Sunday, June 4, 2017

Issac Hou — "Lord of the Ring"

Chase Bank recently returned to the air with a "flight" of commercials featuring Taiwanese Street Performer, Mr. Isaac Hou ("who"), gliding effortlessly across the landscape in his Cyr Wheel.

The world of advertising, like every other industry, has its unique and imaginative jargon, which "leaks" into mainstream communication, quickly becoming downright pedestrian and annoying! For example:

• "At the end of the day." This insidious weed of language takes six words to say what ultimately, or perhaps better still, nothing at all, could convey better.
• "The new normal." A catchall for the dismal post-Great Recessionary world. Let's face it, this feels normal to almost no one and good to even fewer people. In marketing, it's particularly meaningless. 
• "Flight," an advertising agency timing strategy where ads or commercials are run during a period (called a "flight") followed by a period of no advertising (called a "hiatus.")

Certain companies follow the "intermittent plan," including American Family Life Assurance Company (Aflac,) Chase, Volvo, Capt. Obvious. This practice differs from the "recency theory" which argues that any gap in promoting a product will hurt its sales; so advertising should be continuous.

And you know who they are! "Flo," "the green lizard," "statute of Liberty," and the terribly back-lit "mesothelioma."

The Cyr Wheel has been a circus apparatus with a variety of names, over its long history, dating back to 1869. The wheel was "reintroduced" by Daniel Cyr, co-founder of a Canadian circus troupe, in 1996. The construction of the wheel has undergone design changes, and is a favorite of "street" performers, including Isaac Hou.

Isaac Hou grew up in New Jersey with a software engineer father and database manager mother. Hou and his brother are named after Isaac Newton and Albert Einstein. He took time off back packing the world by himself after high school.

He came across hoop performing by accident and honed his skills on city streets across Europe and Asia. An appearance on "China's Got Talent" earned him worldwide fame. In 2003, Hou saw a video recording of Daniel Cyr, performing at a festival in Toronto.

Isaac Googled "man big wheel big hula hoop," but never found anything. A few years later, he ran into a friend who knew the name of Daniel Cyr, the name of the prop, and the dimensions of prop to body size.

Isaac says "It's not easy to learn, but neither is it terribly difficult. It's hard to find a good place to train. The floor can be a problem. Often it's too slippery, too slanted, too bumpy or a combination of all these."

You can read the full interview with "The Lord of the Ring,"on the Chase Bank website.

The rig Isaac manipulates is made of steel and PVC, weighting 15 kg (33 lbs.)

On weekends, shoppers in Taiwan's Xinyi District's Shin Kong Mitsukoshi complex are treated to an awe-inspiring sight: a man spinning while balanced in a giant hoop. Here is one of his street performances, beginning with the Globe manipulation, ending with his "donation bag."

Here is Isaac performing recently (April 16th) at the 2017 Formosa Salsa Festival. Warning! Do NOT attempt to recreate this with your children's hula-hoop!

There are many fine performers, most in Europe and Asia, a few can be found in Canada and the US.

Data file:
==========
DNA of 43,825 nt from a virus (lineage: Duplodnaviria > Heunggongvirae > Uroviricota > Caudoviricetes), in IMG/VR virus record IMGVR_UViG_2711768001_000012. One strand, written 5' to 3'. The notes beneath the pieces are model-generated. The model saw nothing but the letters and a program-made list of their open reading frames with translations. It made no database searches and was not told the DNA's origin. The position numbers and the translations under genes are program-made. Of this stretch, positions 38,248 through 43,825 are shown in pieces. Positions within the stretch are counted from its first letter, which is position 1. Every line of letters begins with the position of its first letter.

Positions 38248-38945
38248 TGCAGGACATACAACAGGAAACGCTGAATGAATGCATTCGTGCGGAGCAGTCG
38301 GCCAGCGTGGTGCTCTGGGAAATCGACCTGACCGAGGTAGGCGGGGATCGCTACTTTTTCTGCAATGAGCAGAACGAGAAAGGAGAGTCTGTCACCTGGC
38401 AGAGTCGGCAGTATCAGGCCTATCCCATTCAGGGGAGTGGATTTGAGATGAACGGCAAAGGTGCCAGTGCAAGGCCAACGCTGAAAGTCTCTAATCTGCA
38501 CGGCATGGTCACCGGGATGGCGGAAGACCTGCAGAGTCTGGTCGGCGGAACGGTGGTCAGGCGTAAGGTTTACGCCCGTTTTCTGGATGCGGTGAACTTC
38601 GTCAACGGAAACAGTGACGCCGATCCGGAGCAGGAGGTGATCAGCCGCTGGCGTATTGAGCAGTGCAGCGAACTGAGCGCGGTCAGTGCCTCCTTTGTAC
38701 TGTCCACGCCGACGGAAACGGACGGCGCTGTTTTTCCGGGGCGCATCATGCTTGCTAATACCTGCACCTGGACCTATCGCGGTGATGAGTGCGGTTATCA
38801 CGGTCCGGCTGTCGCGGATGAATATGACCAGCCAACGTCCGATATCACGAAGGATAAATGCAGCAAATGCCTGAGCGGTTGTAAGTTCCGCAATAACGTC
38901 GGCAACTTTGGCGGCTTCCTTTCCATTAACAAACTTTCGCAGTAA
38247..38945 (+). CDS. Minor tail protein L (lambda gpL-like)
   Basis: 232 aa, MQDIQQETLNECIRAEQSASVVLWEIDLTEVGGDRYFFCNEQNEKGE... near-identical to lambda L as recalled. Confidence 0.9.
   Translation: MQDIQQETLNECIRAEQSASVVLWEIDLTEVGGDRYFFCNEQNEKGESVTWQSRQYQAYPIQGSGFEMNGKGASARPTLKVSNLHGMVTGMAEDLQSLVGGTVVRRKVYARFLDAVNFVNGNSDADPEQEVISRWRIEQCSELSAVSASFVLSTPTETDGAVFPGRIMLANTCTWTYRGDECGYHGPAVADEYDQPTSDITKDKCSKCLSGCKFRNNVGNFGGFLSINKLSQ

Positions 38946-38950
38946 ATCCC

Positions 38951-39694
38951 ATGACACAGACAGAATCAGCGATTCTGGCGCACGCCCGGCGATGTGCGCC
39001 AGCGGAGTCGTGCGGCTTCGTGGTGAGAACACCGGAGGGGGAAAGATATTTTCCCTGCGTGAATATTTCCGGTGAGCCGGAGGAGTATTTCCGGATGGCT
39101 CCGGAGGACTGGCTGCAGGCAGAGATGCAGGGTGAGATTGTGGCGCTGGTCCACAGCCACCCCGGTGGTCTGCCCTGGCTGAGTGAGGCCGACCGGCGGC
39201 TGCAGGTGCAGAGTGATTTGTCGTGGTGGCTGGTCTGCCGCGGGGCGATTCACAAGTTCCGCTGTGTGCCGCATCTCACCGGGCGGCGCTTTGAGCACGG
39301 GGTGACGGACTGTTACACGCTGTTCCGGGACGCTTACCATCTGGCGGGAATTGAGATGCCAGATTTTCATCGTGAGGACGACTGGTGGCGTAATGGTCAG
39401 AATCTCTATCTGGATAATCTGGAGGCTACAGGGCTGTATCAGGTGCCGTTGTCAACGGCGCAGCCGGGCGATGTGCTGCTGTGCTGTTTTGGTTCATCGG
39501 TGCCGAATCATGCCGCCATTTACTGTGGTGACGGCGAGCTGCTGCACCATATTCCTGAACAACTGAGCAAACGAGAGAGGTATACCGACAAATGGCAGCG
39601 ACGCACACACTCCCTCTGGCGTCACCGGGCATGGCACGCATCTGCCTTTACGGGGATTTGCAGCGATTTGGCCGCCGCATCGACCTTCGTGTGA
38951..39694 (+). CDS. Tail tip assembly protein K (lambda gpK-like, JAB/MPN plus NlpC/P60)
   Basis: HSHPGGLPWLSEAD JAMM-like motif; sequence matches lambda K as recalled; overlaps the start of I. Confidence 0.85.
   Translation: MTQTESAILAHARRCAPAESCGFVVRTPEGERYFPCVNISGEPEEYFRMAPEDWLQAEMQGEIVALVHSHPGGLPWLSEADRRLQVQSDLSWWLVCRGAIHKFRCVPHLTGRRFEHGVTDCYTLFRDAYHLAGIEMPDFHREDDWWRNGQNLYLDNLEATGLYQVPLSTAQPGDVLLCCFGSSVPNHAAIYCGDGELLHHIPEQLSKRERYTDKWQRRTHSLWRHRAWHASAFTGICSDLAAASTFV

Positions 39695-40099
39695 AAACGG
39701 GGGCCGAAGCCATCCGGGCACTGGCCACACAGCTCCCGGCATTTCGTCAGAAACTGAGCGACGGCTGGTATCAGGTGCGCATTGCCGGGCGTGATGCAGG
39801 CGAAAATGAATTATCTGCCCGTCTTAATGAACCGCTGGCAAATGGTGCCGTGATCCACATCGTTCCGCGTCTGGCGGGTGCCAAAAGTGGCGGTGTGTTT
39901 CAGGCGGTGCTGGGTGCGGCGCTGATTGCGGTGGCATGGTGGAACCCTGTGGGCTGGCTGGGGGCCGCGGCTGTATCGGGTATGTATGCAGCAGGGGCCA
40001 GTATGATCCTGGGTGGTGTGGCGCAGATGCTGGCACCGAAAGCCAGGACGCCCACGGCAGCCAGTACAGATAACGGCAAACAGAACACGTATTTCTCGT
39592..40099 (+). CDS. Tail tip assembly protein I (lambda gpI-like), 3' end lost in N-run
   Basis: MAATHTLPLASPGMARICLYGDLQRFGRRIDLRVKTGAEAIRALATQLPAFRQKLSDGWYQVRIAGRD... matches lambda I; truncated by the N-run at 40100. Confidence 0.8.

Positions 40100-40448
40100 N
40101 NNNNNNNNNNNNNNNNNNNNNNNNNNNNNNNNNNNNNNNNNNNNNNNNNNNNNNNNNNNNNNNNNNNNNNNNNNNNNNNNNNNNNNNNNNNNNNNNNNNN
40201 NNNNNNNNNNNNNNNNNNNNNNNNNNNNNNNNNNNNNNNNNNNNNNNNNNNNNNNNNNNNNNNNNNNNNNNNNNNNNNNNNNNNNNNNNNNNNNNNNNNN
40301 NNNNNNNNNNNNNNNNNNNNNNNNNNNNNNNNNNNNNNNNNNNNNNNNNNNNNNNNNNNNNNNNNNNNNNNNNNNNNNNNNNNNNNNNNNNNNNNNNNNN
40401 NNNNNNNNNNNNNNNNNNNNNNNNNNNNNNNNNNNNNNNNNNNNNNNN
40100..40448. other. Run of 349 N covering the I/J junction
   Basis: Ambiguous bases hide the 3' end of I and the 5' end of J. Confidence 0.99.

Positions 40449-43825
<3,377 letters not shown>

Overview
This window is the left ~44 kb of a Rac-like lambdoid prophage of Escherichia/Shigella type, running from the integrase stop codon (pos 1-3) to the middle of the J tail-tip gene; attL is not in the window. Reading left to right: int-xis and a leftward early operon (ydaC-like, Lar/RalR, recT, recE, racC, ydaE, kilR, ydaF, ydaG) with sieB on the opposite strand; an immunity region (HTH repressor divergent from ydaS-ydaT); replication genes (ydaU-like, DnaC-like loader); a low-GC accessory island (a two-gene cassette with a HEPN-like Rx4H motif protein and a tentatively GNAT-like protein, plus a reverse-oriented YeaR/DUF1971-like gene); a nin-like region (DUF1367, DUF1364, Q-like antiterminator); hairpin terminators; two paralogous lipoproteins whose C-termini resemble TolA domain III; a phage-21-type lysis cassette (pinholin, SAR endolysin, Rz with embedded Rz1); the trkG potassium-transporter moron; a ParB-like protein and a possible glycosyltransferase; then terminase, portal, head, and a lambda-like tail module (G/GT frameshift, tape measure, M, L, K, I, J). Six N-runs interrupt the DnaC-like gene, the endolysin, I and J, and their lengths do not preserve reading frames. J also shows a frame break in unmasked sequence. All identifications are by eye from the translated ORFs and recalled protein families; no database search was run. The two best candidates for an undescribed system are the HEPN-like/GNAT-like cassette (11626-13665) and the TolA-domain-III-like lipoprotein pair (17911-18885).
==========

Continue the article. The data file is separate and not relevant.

• Adding LED's to a Wheel results in a dazzling light show.

• Here's  an interesting performance by Shena Tschofen. She graduated from the National Circus School in Montreal in 2016 with a specialization in Cyr Wheel.
• Finally, from Poland, a husband and wife team, Anna and Lukasz Misztela, performing on the Cyr. Back in 2012, Anna Misztela had graduated from university with a degree in culture studies and was a fitness instructor in Poland.

The two met when Anna stopped Lukasz on the street one morning to ask for directions; 47 days later, they got engaged. Anna asked him to teach her some tricks, just for fun, but it turned into something much more. As well as finding a husband, she fell for his job. And the result speaks for itself.

Friday, May 26, 2017

Memorial Day — 2017

Korean War Memorial, Washington D.C.

The 19 stainless steel statues were sculpted by Frank Gaylord of Barre, VT and cast by Tallix Foundries of Beacon, NY. They are approximately seven feet tall and represent an ethnic cross section of America. The advance party has 14 Army, 3 Marine, 1 Navy and 1 Air Force members.

The statues stand in patches of Juniper bushes and are separated by polished granite strips, which give a semblance of order and symbolize the rice paddies of Korea. The troops wear ponchos covering their weapons and equipment.

Click here for a description of the mural wall and statutes, including position in the formation, Service, Duty, Race and Weapon.

I am very proud to have stepped up to the plate and served my "adopted"  country. "Adopted,"  because I was born with duel citizenship. Like the president, with his "bone spurs," I could have avoided military service.

It's my belief that serving one's country, no matter the time commitment, results in a "well rounded human being," for lack of a better description. You are exposed to mental and physical conditioning,  learn the meaning of trust, commitment, honesty, and selfless connection to  others.

Throughout my "working years," I formed an opinion, that men and women who I either worked for as an employee, or worked with as an employer, were reliable, dedicated and professional.